Comparing OpenGL ES and Vulkan

A quick overview of the contrasting design choices between OpenGL ES and Vulkan

When considering a big transition such as changing rendering API, it is important to understand how this change will affect the development process.

This section will focus on how developing with Vulkan compares to developing with OpenGL ES. The core takeaway of this comparison is how much more control a developer has over the GPU when developing with Vulkan. This has both advantages and disadvantages, for instance, an application can be optimised much more effectively because a developer can specify more precisely what they want the GPU to do, however the Vulkan driver does a lot less hand holding. This means Vulkan applications generally take longer to initially write and it is easier for things to go wrong.

One of the main points of difference between OpenGL ES and Vulkan is:

Vulkan Gives Explicit Control Over the Application

When using OpenGL ES, the graphics driver can often seem like a black box to developers - everything is hidden and abstracted away. This can be useful for new graphics developers who do not want to overwhelmed straight away, as they can simply instruct the API to do a specific task and the graphics driver will decide how to do it. However, for more experienced developers who are looking to get the best performance out of their application this disconnect from the hardware and lack of control limits how far optimisation can ultimately go.

Vulkan was designed from the beginning to approach this very differently, giving as much control over the hardware to the developer as possible. The driver layer is significantly slimmer and everything is exposed. The developer tells the driver exactly what they want to happen and the driver has to do minimal guesswork.

Here are three key examples of how this design philosophy is implemented in Vulkan and how this differs in OpenGL ES.

API Objects/States

In OpenGL ES, there is a single global render state that can be modified by the developer. Based on this state the driver has to determine on-the-fly what commands need to be sent to the GPU. This approach is very error prone, as the developer has to ensure, when issuing draw calls, that the render state is correct and exactly how they want it to be.

In Vulkan, the new way of doing this is to prepare beforehand all the API objects which describe what actions to take. This way the graphic driver does not have to decide anything and can simply translate the actions into machine code and execute it on the GPU. This approach is much less error prone as the API objects usually do not change during runtime. The only thing a developer has to make sure that the right API object is bound and that this object has the correct content.

Synchronisation

Synchronisation in software engineering can be a challenging problem. That is why in OpenGL ES it is mostly hidden from the developer and only coarse-grained synchronisation is possible in some places.

In some cases the driver creates synchronisation point between the CPU and the GPU, where one would wait for the other to finish a particular operation. Unfortunately, the application developer has no idea these points exist, meaning performance could be poor for no obvious reason.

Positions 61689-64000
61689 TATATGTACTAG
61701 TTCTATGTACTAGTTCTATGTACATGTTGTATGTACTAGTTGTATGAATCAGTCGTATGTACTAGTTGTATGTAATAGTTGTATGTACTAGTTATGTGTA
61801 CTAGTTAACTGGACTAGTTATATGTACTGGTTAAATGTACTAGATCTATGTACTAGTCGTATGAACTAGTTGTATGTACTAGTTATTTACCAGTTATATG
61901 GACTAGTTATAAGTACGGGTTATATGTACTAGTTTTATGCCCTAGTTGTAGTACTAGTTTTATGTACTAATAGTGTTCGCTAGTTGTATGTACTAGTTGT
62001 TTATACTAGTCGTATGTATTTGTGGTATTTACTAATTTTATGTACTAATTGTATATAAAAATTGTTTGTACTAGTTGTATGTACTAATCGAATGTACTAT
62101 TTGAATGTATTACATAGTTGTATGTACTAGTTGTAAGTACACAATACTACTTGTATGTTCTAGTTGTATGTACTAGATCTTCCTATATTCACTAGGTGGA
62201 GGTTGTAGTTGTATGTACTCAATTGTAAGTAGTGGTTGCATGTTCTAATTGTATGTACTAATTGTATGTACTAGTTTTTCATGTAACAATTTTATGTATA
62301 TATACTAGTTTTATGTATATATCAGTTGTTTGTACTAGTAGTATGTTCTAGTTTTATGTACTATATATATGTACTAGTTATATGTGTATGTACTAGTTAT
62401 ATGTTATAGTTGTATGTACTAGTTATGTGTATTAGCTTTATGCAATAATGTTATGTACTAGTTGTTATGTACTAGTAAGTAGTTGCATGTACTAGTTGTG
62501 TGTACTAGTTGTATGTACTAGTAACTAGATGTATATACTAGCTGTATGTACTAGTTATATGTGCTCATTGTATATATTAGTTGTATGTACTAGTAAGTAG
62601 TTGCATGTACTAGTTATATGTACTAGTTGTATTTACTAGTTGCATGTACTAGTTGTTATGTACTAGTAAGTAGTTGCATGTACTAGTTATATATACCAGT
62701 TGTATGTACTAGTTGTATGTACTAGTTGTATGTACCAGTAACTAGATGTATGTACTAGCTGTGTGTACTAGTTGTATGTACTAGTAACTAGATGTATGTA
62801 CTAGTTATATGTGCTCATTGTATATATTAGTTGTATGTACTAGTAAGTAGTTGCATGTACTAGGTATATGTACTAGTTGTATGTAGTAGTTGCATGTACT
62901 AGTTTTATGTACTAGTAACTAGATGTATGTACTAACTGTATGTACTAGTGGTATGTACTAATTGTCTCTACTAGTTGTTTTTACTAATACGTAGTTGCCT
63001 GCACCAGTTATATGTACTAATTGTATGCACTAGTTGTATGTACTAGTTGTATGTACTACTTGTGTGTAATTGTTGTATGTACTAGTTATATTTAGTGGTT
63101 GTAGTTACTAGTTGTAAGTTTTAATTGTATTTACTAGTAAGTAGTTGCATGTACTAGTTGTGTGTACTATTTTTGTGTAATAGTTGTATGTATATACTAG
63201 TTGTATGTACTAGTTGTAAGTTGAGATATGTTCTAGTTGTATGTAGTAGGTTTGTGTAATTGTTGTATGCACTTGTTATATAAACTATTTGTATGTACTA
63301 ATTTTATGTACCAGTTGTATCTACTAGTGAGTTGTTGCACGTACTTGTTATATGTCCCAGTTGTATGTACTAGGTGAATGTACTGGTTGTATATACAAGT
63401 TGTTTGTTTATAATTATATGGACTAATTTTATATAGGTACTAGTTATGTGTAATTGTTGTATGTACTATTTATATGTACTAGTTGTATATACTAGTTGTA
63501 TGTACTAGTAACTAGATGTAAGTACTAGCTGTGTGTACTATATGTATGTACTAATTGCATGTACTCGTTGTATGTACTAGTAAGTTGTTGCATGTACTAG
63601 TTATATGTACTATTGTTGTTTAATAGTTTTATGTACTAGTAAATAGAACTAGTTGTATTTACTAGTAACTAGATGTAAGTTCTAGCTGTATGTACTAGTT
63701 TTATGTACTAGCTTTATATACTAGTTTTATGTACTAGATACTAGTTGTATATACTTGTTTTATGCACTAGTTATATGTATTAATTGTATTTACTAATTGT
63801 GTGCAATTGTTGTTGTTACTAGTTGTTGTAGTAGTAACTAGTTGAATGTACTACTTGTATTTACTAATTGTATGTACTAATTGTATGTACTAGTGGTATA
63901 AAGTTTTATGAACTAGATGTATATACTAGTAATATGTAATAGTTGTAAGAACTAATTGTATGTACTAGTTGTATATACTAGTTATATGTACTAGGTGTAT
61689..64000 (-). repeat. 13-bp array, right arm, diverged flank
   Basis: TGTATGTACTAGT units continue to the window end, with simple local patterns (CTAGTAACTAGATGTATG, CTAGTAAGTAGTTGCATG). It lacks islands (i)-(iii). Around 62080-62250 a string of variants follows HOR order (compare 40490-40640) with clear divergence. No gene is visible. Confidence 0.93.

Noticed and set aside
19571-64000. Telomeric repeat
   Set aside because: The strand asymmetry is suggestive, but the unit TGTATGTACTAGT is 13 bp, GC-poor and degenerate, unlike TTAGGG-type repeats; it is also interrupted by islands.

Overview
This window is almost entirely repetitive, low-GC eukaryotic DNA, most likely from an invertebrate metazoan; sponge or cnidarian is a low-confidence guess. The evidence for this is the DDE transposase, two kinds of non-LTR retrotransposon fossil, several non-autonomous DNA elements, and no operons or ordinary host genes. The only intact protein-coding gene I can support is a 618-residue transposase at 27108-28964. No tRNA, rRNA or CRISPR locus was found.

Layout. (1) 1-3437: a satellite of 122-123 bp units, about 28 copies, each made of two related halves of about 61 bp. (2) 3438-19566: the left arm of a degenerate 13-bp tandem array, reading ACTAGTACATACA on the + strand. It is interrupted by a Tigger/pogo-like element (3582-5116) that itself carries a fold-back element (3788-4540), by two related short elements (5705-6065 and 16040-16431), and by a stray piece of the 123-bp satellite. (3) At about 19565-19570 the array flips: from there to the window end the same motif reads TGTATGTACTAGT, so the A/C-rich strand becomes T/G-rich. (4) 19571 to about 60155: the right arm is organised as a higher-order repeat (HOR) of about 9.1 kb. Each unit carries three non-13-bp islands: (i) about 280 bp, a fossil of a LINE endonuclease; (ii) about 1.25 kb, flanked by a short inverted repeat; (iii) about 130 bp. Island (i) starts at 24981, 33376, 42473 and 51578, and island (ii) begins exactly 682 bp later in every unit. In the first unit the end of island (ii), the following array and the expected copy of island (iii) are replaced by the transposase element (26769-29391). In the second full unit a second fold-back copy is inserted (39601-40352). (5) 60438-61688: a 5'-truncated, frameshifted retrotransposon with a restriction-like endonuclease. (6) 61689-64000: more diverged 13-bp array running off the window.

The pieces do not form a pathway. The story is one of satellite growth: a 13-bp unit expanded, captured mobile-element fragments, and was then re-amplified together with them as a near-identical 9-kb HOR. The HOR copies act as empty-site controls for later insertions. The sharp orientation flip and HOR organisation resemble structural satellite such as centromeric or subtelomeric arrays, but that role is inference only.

In Vulkan, synchronisation is explicitly specified in a fine-grained manner.

This is supported by fences, semaphores, events and barriers:
  • Fences are used to signal to the CPU when a particular GPU operation has been completed. A very common example would be when an application needs to wait for a specific set of commands to finish before it can continue. A function called vkWaitForFences() is used to wait for any number of fences to signal.
  • Semaphores can be used to marshal ownership of shared data. They are used to signal between GPU operations, as Vulkan offers very few guarantees about the execution order of GPU commands.
  • Events provide fine-grained synchronisation primitives that can be signalled and waited upon by specific operations within a set of commands during execution.
  • Barriers provide execution and memory synchronisation between sets of commands.

This does make development more difficult, but it also enables the developer to do things that were previously impossible due to the black box driver model. It is now possible to do precise and efficient synchronisation, which again could help application performance.

Image Layout Transitions

Image layouts specify how the driver should organise pixels in memory. Due to the way GPUs work, storing pixels in a linear fashion does not give an optimal performance, and instead pixels are stored in a zig-zag pattern.

In OpenGL ES, the driver determines if an image layout transition is needed and always tried to keep images (textures) in the best possible layout for operations like sampling. This helps to improve performance but unfortunately, sometimes this resulted in unnecessary transitions.

In Vulkan, the developer can explicitly specify when and what kind of image layout transitions will occur. It is still the driver’s task to perform the transitions though. This means in a well-designed Vulkan application images will always be the most performant layout but unnecessary transitions are avoided.

The rest of this section will go over a few more of the important differences between the design of OpenGL ES and Vulkan.